The number and type of crimes which take place at hotspots like nightclubs, subways and parks are to be revealed on a crime-mapping website from Tuesday.
The site, which lets users in England and Wales see reported crimes in their street, now covers public places.
Home Secretary Theresa May said revealing details of crime and disorder would make police more accountable.
Policing minister Nick Herbert said www.police.uk had received 453 million hits since its launch a year ago.
"Our crime mapping website is continuing to evolve and revolutionise the way people access crime data," he said.
The public appetite was clear and the government had listened to public demand for even more detailed information, he added.
Mrs May said the website would show crimes which happened "near a range of public places" including railway stations, nightclubs, parks and shopping areas.
"Since October, the public have been able to use the police.uk website to see how their force performs in a range of areas like crime rates, quality of service and victim satisfaction," she said on Monday.
"[On Tuesday] we'll launch the next stage of crime mapping, in which we'll start to map crimes to or near a range of public places.
"By May, crime maps will show the public what happens after a crime has occurred - what action the police took and what the criminal justice outcome was."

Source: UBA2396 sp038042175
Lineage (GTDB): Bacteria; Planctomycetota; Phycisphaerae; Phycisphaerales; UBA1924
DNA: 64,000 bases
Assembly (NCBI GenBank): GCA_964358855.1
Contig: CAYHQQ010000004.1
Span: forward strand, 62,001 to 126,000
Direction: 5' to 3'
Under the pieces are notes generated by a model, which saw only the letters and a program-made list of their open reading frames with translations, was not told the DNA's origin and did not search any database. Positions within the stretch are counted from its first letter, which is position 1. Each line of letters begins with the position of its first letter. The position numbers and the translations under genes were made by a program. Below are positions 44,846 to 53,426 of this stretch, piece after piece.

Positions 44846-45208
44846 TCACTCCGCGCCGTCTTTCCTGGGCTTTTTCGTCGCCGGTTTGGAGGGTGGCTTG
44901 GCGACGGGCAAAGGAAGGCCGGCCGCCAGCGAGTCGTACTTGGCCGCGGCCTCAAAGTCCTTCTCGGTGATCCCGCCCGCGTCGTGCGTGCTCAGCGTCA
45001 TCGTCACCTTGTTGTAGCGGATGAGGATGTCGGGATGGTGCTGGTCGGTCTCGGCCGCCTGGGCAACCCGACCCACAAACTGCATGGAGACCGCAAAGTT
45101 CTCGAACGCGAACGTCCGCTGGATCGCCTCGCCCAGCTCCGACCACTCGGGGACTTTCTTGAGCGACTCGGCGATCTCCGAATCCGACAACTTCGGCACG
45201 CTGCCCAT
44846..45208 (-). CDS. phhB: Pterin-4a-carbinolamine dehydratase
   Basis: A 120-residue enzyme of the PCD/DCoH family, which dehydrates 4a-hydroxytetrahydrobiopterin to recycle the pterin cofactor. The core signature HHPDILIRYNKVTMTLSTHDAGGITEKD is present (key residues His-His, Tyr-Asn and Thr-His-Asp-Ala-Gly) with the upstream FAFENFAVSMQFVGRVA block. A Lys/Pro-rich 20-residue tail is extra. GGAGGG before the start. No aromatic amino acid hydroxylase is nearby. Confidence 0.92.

She said people will be able to check if criminals were arrested, charged, or sent to prison.
"Armed with the information from those crime maps, people can attend their local neighbourhood beat meeting and hold their local police to account for their performance," she said.
"That will help drive up local policing standards and help drive down local crime."
The crime-mapping site, which allows users to see the offences reported in their local street by entering a street name or postcode, received more hits than any other government website last year.
Shortly after its launch in February last year, it experienced temporary problems as millions of people logged on every hour.
The Home Office said at the time it was receiving up to five million hits an hour, or some 75,000 a minute.
Deputy Chief Constable Neil Rhodes, from the Association of Chief Police Officers (Acpo), said the website helps "reduce the fear of crime".
He said in areas where crime was taking place, it encouraged the public to support the police with information, and remain watchful "when appropriate".
The website will also map crimes to other locations including airports, airfields, bus and coach stations, ferry terminals, motorway service stations, petrol stations and sports and recreation areas.
Other sites include race tracks, adventure parks, parking areas, higher education buildings, shopping areas, supermarkets, theatres, conference centres, hospitals and prisons.